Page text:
The Kennedy Center's "Sondheim Celebration" is providing the theatre community with a welcome distraction from the insanity of the awards season and the Tony Awards race. The ambitious festival of six major Sondheim musicals—a logistical and artistic Everest if there ever was one—officially got underway on May 10 with the first performance of Sweeney Todd, directed by Christopher Ashley.
The evening was rated a qualified success, with stars Brian Stokes Mitchell and Christine Baranski providing ample entertainment and many critics generously crediting whatever drawbacks they discovered on stage to the production's unique rehearsal process. The Washington Post notice read: "The show... doesn't quite land on you like a ton of bricks, the way Sweeney can. But it's amazing how close it comes, given the groundbreaking way this has been put together... For this ambitious repertory season, which features two clusters of three shows in a rotating schedule on the Eisenhower's stage, the production schedule is more intense, and the performances are strictly limited to around 16 shows each. So there are a few little kinks..."
Who says critics can't be kind?
Things get one hundred percent trickier on May 17 when the second show in the half-dozen, Company, begins performances. Thereafter, Bobby and Sweeney alternate nights on the Eisenhower stage. That is, until Mr. Seurat of Sunday in the Park with George arrives on May 31 to compound the intensity backstage. (The week from June 15 to June 21 features productions of all three musicals, plus presentations of Barbara Cook's Mostly Sondheim concert and Mandy Patinkin's Celebrating Sondheim. Move, you stagehands!)
The second trio of shows begins its reign on July 12 with Merrily We Roll Along, with Passion and A Little Night Music hot on its heels. Out west, director Harold Prince and first-time playwright Carol Burnett have decided to bring their show Hollywood Arms to Broadway this fall. The Burnett-Carrie Hamilton script officially opened on April 29 at Chicago's Goodman Theatre. Reviews have not been great, but, heck, The Graduate has proved that bad press doesn't matter all that much—especially when your play has its hooks into popular culture. The story is based on Burnett's best-selling memoir "One More Time," and that apparently is more than enough to inspire ticket sales. Prince will produce, as well—an occupation he hasn't embraced in nearly two decades.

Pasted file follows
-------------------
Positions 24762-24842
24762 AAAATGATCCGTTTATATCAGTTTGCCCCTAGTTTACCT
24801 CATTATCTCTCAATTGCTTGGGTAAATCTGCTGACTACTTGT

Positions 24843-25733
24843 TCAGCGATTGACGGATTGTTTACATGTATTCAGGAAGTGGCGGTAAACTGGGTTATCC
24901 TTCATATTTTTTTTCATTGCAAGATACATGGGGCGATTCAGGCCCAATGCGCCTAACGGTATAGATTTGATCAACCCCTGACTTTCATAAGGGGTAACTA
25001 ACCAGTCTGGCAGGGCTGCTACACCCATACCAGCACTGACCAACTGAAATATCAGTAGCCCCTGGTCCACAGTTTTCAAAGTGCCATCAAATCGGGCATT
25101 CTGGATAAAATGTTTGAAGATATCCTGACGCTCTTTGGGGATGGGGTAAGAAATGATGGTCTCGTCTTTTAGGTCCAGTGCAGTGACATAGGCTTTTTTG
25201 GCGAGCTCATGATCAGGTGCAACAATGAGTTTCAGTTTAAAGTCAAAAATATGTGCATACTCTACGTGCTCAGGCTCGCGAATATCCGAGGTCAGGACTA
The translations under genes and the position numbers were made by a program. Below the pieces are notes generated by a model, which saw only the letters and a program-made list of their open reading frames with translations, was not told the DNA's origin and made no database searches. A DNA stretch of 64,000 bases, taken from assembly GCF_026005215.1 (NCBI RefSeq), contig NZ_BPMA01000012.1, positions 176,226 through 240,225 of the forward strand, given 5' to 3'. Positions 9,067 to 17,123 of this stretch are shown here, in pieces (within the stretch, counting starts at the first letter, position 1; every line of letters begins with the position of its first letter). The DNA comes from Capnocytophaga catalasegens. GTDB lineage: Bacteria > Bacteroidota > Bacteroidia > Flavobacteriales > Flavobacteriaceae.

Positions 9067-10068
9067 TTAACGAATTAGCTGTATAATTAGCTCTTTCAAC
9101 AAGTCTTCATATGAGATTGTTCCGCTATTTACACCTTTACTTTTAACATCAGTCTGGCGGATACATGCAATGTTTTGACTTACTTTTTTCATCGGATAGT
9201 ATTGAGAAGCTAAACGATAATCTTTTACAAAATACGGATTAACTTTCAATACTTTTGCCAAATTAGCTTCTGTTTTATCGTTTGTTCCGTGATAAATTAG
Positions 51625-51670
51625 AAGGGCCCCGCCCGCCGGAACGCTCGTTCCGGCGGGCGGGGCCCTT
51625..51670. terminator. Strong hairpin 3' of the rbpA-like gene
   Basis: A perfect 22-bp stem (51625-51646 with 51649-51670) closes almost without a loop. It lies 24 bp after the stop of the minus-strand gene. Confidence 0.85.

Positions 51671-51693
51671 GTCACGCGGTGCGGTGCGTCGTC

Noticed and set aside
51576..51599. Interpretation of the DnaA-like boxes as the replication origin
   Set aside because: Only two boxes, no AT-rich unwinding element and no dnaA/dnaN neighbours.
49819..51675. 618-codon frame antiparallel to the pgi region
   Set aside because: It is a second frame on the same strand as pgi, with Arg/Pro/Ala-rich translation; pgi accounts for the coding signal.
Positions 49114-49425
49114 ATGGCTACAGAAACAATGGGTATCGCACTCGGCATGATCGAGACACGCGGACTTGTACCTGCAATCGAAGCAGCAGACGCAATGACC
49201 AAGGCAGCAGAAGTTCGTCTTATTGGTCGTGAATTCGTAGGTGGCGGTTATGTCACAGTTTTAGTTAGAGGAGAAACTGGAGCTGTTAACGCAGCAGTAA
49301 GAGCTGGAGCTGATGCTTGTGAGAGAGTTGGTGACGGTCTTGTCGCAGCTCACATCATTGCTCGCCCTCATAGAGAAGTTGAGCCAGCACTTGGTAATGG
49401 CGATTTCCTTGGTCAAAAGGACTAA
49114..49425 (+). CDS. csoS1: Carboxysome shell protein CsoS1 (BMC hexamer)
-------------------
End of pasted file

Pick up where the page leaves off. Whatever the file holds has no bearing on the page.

There's news from the north as well. The 2002 summer season of New York Stage & Film, at Vassar College's Powerhouse Theatre, will feature new plays by Richard Nelson, Jeffrey Hatcher, Tom Donaghy, Arthur Kopit and Edwin Sanchez. The most tantalizing item in the line-up, however, is a new musical by Christopher Durang. He penned the book and lyrics to Adrift in Macao, a musical send-up of film noir. The story takes place at the "Casablanca"-esque Macao Surf and Turf Nightclub Gambling Casino, which is overseen by one Rick Shaw.
At the Williamstown Theatre Festival, meanwhile, a rare revival of Frank Loesser's Where's Charley? has its cast. Christopher Fitzgerald is the titular madcap. Joining him will be Blair Brown, Simon Jones, Paxton Whitehead and Jessica Stone, who is Amy, as in "Once in Love with...."
Back here in comparatively dull, slow-moving Manhattan, every good show deserves favor. The well-reviewed Morning's at Seven on Broadway and John Guare's A Few Stout Individuals at Signature Theatre Company both extended their runs.
Not many know if that other Signature show, Occupant, was any good, because so few of us saw the oft-canceled act and there were no reviews to clue us into its worth. Nonetheless, author Edward Albee said the show would return to Off-Broadway sometime later this year.
Finally, coming to the Public Theater next season will be David Mamet's London success Boston Marriage. The nonprofit will team with for-profit producers Anita Waxman and Elizabeth Williams to present the show. The booking only adds to the Public's potentially commanding 2002-03 roster, which already includes premieres by Suzan-Lori Parks and Richard Greenberg.
—By Robert Simonson